One of their main issues is the size of the meteor. In bad news for movie purists but good news for humanity, the chances of a meteor that size hitting Earth is "very small," according to Edinburgh University PhD student Alastair Bruce. He points out that the most catastrophic meteor to ever hit Earth was 10 km (6 miles) wide. That's the one that wiped out the dinosaurs (and triggered another scientifically inaccurate '90s blockbuster). The meteor in "Armageddon" is approximately 10,000 km (6,000 miles) wide.

In more good news for real-life Earth dwellers, Bruce said we'd definitely be able to see something that big "at least a few months before it hit," rather than 18 days in advance. But it's bad news for any presidents who were planning to rely on the movie's plot for guidance should such an event occur. "The whole idea that you can blow it up with a single nuke is just stupid," Bruce summarizes.

Did you spot Michael Bay at NASA?

Many years before Michael Bay was spending millions of dollars to blow things up on movie sets, he starred in an amateur production of "Pirates of Penzance." As told to GQ, his own mother's review was, "I never laughed so hard in my life." So it's probably for the best that Bay mostly moved away from acting.

We say "mostly" because despite his early struggles, he's appeared on-screen numerous times. He played a NASA scientist in a couple of scenes in "Armageddon" — the one who's told, "We're moving to Hubble." He also gave himself cameos in "Bad Boys II" (as the driver of the car that Will Smith rejects) and in "6 Underground" (as a reporter). He even made time to play an MC in "Bad Boys for Life," at the invitation of his replacements at the helm, Adil El Arbi and Bilall Fallah.

Bay has also popped up in other people's projects. His acting credits include Goon #3 in a 1986 episode of "Miami Vice," Frat Boy in the superhero comedy "Mystery Men," and a photographer in the rom-com "Coyote Ugly." And who knows who's underneath all that "Transformers" CGI?

A real oil rig let Armageddon shoot on location because of the plot

Oil rigs aren't known for being hospitable to people who aren't trained oil drillers. But Bay managed to sweet talk his way into shooting on a real oil rig, making "Armageddon" one of the few movies granted that honor. In his director's commentary on the 1999 DVD, Bay said he thought that the plot of the movie — oil riggers save the world — was the deciding factor, proving once again that representation matters.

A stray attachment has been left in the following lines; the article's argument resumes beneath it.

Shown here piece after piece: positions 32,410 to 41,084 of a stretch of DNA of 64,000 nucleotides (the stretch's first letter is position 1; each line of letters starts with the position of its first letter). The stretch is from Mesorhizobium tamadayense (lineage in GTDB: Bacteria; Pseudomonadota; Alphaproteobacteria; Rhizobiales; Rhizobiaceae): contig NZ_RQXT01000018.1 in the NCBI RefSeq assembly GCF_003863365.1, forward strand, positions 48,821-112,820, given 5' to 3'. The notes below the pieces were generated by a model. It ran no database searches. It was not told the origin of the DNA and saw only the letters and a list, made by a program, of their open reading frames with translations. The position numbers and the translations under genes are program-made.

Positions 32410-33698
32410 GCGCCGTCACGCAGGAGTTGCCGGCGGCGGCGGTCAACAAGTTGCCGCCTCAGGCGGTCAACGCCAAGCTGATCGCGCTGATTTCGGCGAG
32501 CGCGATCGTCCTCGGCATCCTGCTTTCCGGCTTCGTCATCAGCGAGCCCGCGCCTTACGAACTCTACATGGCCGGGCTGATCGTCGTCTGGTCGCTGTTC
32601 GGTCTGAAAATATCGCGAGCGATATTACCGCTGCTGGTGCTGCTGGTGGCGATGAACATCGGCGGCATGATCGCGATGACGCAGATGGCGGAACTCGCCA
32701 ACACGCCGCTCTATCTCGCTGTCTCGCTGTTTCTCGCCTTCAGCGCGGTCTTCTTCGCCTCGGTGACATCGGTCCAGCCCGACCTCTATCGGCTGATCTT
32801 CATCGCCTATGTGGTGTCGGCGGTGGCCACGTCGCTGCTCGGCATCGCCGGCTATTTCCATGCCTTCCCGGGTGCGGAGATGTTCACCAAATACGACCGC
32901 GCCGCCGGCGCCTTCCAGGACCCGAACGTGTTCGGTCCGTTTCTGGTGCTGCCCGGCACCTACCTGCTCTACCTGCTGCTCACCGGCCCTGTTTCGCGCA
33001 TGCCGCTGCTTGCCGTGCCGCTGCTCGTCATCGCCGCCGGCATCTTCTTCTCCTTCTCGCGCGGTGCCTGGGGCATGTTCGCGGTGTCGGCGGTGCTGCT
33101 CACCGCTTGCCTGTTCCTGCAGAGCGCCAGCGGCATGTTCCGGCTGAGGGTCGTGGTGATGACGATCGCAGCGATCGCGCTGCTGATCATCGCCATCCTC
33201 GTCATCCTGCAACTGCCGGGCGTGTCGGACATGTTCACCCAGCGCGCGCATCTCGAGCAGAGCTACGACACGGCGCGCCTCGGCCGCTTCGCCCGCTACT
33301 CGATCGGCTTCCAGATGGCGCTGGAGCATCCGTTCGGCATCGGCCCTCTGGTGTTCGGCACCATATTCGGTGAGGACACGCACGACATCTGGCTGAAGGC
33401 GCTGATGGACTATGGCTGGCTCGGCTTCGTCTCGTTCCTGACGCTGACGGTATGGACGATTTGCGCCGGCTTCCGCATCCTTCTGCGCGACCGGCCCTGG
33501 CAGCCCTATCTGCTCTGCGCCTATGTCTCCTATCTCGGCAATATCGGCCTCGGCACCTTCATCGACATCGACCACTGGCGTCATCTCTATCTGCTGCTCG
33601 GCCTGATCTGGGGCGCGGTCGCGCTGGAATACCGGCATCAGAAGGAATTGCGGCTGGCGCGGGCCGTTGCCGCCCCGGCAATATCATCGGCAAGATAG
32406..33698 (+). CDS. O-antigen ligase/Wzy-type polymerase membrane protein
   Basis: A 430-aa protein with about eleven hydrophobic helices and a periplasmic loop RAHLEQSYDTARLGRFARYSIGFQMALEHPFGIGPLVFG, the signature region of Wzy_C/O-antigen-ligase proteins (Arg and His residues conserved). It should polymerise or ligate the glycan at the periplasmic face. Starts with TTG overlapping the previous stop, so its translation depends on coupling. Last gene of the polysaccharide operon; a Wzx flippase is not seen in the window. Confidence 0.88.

Specifically, "Armageddon" was shot on the Garden Banks Oil Rig, 180 miles from the Gulf Coast of Texas. Chief lighting technician Andy Ryan told LiveDesignOnline that all the equipment had to be driven from LA to Galveston, TX, then shipped to the rig on barges. The lighting crew had to go out four days early to set everything up. But after that, it was a remarkably smooth process. "We took a two-hour helicopter ride to get out there, and within two hours we were shooting. Piece of cake," Ryan said.

Michael Bay is not sorry for making Armageddon

Movie lovers who didn't appreciate Bay's vision for "Armageddon" may have felt a little smug when it was reported that he'd apologized for making the movie in an interview with the Miami Herald in 2013. Bay's quote in the article, as reported by The Guardian, was, "I will apologize for 'Armageddon' because we had to do the whole movie in 16 weeks. It was a massive undertaking." Some thought he was criticizing the movie's fast and loose interpretation of science. But in a now-vanished post published on his blog, Bay clarified that he was only — sort of — apologizing for part of the movie.